Aubameyang leads hosts Gabon into Cup of Nations opener
The first match in Group A in the 16-team competition, preceded by the opening ceremony, was set to begin at 1600 GMT at the Stade de l’Amitie in the Gabonese capital. It was there that Zambia beat the Ivory Coast on penalties in the 2012 final.
The build-up to the tournament has been marked by political tension and protests are planned to coincide with the start of the event.
Cameroon, four-time winners of the Cup of Nations but troubled by a raft of withdrawals of leading players, and Burkina Faso, the other teams in Group A, meet at the same venue at 1900 GMT.
Gabon are bidding to win the continental title for the first time, 60 years on from the inaugural Cup of Nations, and are pinning their hopes on French-born Borussia Dortmund striker Aubameyang.
“Pierre is one of the best players in the world. Gabon are lucky to have him,” the Panthers’ Spanish coach Jose Antonio Camacho said ahead of the opening match when asked about the importance of the 27-year-old, African player of the year in 2015.
“It will be difficult for Gabon to go far if Aubameyang is not at his best.”
Guinea-Bissau caused a sensation when they qualified for the finals for the first time but while the side known as the ‘wild dogs’ will be desperate to seize their opportunity on the international stage, they could also be forgiven for feeling rather rusty.
After all, Baciro Cande’s team have not played a competitive match in four months.
“Guinea-Bissau have nothing to lose and everything to win. For us it is the opposite,” said Camacho.
Cameroon are one of the most successful teams in the history of the Cup of Nations but have arguably their weakest ever squad this year.
That is after several leading players, notably Liverpool defender Joel Matip and Schalke striker Eric Choupo-Moting, rejected call-ups from coach Hugo Broos to focus on their club careers.
“Times are changing. Before, certain players were happy to come and play for Cameroon,” said the Belgian as he suggested moving the tournament to a different time of year.
“I think the Cup of Nations needs to be played at a different time of the year. It doesn’t come around at a good time.”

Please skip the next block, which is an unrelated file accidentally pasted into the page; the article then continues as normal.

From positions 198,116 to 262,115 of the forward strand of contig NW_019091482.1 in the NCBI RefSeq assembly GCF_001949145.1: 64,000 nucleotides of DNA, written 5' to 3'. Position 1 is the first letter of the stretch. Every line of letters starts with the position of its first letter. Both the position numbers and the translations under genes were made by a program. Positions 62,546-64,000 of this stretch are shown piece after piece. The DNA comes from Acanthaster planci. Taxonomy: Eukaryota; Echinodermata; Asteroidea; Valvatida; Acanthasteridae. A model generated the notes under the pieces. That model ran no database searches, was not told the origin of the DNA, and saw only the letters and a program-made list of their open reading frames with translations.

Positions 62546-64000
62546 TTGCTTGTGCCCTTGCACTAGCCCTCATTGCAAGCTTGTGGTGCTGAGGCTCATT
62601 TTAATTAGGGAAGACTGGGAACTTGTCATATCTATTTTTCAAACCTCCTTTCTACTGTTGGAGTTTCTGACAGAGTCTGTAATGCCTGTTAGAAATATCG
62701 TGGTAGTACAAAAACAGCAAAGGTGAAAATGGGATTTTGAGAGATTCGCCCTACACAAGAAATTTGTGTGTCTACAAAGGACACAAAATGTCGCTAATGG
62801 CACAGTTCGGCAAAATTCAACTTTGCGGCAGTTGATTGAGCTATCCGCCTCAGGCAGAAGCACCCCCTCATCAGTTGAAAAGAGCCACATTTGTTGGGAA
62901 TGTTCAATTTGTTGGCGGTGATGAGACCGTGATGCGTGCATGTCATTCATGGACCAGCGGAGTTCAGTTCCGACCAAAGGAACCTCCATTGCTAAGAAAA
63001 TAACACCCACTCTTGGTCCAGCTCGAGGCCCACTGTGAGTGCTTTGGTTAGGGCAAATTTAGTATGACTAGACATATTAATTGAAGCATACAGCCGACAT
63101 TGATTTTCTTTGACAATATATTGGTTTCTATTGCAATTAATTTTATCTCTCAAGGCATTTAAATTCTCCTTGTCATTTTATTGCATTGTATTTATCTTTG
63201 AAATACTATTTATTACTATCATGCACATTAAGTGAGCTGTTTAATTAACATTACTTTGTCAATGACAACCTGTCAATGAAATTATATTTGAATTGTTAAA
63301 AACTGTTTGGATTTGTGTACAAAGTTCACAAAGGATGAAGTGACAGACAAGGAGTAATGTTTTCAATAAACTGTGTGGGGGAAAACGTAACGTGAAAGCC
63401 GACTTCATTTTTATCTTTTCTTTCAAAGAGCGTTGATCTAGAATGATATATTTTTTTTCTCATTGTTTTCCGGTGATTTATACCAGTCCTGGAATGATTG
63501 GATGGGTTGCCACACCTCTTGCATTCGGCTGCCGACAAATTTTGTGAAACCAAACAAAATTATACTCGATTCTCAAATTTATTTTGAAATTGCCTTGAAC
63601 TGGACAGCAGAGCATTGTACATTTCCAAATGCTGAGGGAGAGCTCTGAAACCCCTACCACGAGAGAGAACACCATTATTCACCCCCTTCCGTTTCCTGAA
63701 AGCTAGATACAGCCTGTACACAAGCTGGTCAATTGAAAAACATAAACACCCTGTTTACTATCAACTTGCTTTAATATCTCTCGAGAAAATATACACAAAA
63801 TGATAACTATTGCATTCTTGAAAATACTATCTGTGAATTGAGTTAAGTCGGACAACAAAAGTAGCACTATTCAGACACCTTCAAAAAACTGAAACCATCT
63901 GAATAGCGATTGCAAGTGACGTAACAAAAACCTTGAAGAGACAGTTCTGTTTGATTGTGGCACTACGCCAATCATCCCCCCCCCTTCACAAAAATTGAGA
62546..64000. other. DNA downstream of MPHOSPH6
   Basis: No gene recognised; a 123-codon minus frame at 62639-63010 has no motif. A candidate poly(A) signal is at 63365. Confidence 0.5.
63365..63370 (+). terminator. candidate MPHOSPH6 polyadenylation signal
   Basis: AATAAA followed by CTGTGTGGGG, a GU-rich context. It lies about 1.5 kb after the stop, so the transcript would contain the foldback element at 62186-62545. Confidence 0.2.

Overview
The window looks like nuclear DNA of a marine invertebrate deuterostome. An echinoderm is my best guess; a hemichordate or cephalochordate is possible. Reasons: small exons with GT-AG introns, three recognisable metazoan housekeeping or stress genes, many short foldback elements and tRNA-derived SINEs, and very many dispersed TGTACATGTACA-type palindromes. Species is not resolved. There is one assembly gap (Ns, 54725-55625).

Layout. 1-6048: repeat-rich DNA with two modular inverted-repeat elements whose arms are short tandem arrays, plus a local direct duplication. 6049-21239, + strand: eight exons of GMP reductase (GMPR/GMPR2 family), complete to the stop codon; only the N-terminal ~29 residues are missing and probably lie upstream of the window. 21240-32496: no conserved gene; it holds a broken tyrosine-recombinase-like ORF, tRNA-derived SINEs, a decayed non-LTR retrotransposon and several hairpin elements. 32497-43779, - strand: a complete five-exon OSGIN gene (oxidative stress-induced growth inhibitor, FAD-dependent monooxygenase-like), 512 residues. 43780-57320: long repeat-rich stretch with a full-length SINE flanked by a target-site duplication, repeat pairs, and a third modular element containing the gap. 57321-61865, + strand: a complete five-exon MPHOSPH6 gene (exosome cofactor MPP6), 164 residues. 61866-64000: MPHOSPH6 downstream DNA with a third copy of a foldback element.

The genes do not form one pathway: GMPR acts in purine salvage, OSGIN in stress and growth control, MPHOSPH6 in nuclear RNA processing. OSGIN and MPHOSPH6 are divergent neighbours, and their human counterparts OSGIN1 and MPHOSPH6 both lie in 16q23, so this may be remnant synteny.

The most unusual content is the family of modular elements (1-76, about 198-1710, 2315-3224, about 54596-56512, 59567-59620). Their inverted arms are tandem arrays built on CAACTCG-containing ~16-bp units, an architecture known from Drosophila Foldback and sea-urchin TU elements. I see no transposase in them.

Burkina Faso, the 2013 runners-up coached by the Portuguese Paulo Duarte, will hope to take advantage of their opponents’ troubled build-up.
– Bonus row –
Another side enduring a problematic build-up to the tournament are DR Congo, whose players refused to train on Friday because of a row over the payment of bonuses.
“It has been like this for years and years now. We prepare well for our matches and at the end there is always a problem with bonuses,” declared Congolese captain Youssouf Mulumbu in a video posted on Twitter.
“Having said that, on January 16 we will fiercely defend our flag,” he added ahead of the Leopards’ opening game in Group C against Morocco in Oyem on Monday.
Zimbabwe had initially refused to fly to Gabon due to a dispute over bonuses which has now been resolved.
The build-up to this Cup of Nations has been played out to a backdrop of social and political tension in the central African country.
President Ali Bongo’s election win last year is disputed by supporters of rival candidate Jean Ping and an opposition demonstration was planned to take place in Libreville on Saturday, coinciding with the opening games.
The Cup of Nations features 32 matches and runs until February 5, when the final will be played in Libreville.
Games will also be played in Oyem, Port-Gentil and Franceville, where the Algeria of newly-crowned African player of the year Riyad Mahrez meet outsiders Zimbabwe and Tunisia take on Senegal in Group B on Sunday.
Reigning champions Ivory Coast begin their defence of the trophy against Togo in Group C on Monday.
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